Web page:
Fundraising Guide (English) June 2014 - Page 25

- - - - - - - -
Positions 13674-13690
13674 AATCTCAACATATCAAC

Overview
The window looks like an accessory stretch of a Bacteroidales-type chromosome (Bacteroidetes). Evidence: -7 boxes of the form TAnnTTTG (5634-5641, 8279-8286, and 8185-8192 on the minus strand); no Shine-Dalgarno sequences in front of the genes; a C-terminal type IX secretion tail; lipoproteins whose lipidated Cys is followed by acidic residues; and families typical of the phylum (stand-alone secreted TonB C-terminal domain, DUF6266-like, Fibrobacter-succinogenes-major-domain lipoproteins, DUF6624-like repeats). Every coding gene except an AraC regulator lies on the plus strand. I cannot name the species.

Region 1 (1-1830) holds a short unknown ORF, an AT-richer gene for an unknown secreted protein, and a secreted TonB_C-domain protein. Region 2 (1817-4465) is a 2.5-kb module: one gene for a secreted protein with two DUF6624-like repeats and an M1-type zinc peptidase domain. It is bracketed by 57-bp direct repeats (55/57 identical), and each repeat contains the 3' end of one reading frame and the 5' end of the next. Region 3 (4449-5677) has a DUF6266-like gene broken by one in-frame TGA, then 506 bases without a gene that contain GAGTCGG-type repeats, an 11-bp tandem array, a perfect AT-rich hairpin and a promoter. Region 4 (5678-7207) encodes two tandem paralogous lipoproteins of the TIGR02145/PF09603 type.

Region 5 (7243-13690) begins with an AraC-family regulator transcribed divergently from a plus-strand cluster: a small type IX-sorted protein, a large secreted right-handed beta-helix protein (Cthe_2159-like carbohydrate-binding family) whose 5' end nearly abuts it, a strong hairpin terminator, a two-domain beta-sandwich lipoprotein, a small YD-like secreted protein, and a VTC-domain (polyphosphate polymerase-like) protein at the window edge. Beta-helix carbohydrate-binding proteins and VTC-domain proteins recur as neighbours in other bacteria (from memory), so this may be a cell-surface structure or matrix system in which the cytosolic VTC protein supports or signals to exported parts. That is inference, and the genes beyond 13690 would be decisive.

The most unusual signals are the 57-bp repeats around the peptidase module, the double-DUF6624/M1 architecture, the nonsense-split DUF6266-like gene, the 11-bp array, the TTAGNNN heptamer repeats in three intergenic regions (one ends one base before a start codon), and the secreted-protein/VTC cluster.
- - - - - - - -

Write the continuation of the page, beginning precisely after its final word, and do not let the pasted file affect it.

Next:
PROJECT DESCRIPTION: Where will the project take place? What activities will you do (and who will be responsible for what)? What can realistically be completed within the proposed time period? If the project won’t be completed within the proposal’s timeframe, then how does this grant fit in with your organization’s larger plan? Who will benefit from your project and how? How will you decide who gets to participate? Who are your collaborators on this project and how will you work together? find that funders request their grantees to provide evidence of the impact of their work, not just a description of their activities. In proposals, this takes the form of explaining what outcomes the group intends to achieve with their project and how they will measure their success toward these goals. It is important to explain in your proposal how your work will result in real change in the lives of the people you serve. The clinic project might write in their proposal that they will determine the success of the project by measuring the increase in the number of patients coming to the clinic as a result of its community outreach, how many free exams it gave to infants, how many free drugs it distributed over the course of the year, how many patients were cured, and how many died. The clinic might also track how many nurses they trained, how many community health workers they will employ, and how many patients they will visit. The proposal may also state that in order to figure out the most effective intervention leading to fewer infant deaths, they will measure the relative effectiveness of each activity. Finally, the clinic could track how many village women receive literacy education and how many of them successfully treat their sick children.  CONTEXT: What is the background/environment in which the project will take place? What resources are available to help you implement the project?  Challenges or obstacles you expect to encounter and how you plan to overcome them. In the example above, the clinic identified that women’s inability to read the instructions on medicine bottles was an important obstacle to achieving reduced infant deaths. In order to overcome this challenge, they decided to work with a local NGO to teach more women in the community to read and to develop a class unit on reading medical labels.  IMPACT: How does your program or project make a difference? Tell the potential funder what is going to change as a result of your program. What will you accomplish within the proposal grant period? Be sure this is both achievable (something you can accomplish), and measurable, so you can provide targets and evaluation outcomes.  CONCLUSION: How will this funding make a difference in achieving your goals/forwarding this project? Always conclude by showing the funder why their money will make a difference. COMMON MISTAKES TO AVOID WHEN WRITING PROPOSALS For the clinic project, the impact is a 25 percent reduction in the village’s infant mortality rate. But the project has other positive outcomes beyond the main goal, including greater use of the clinic’s services by village residents, especially the poor, and increased literacy among village women who did not have formal schooling.  Using acronyms without explaining them – Write out proper names in full the first time you use it and include the acronym in parentheses after them. For example, Millennium Challenge Corporation (MCC) and United Nations’ Millennium Development Goal 3 on gender equality and empowering women (MDG3).  EVALUATION: How will you show that you succeeded? These measures should be specific and relevant to the project.  Using jargon and technical language – Try to avoid them. If you must use them, define your terms first. Many fo չ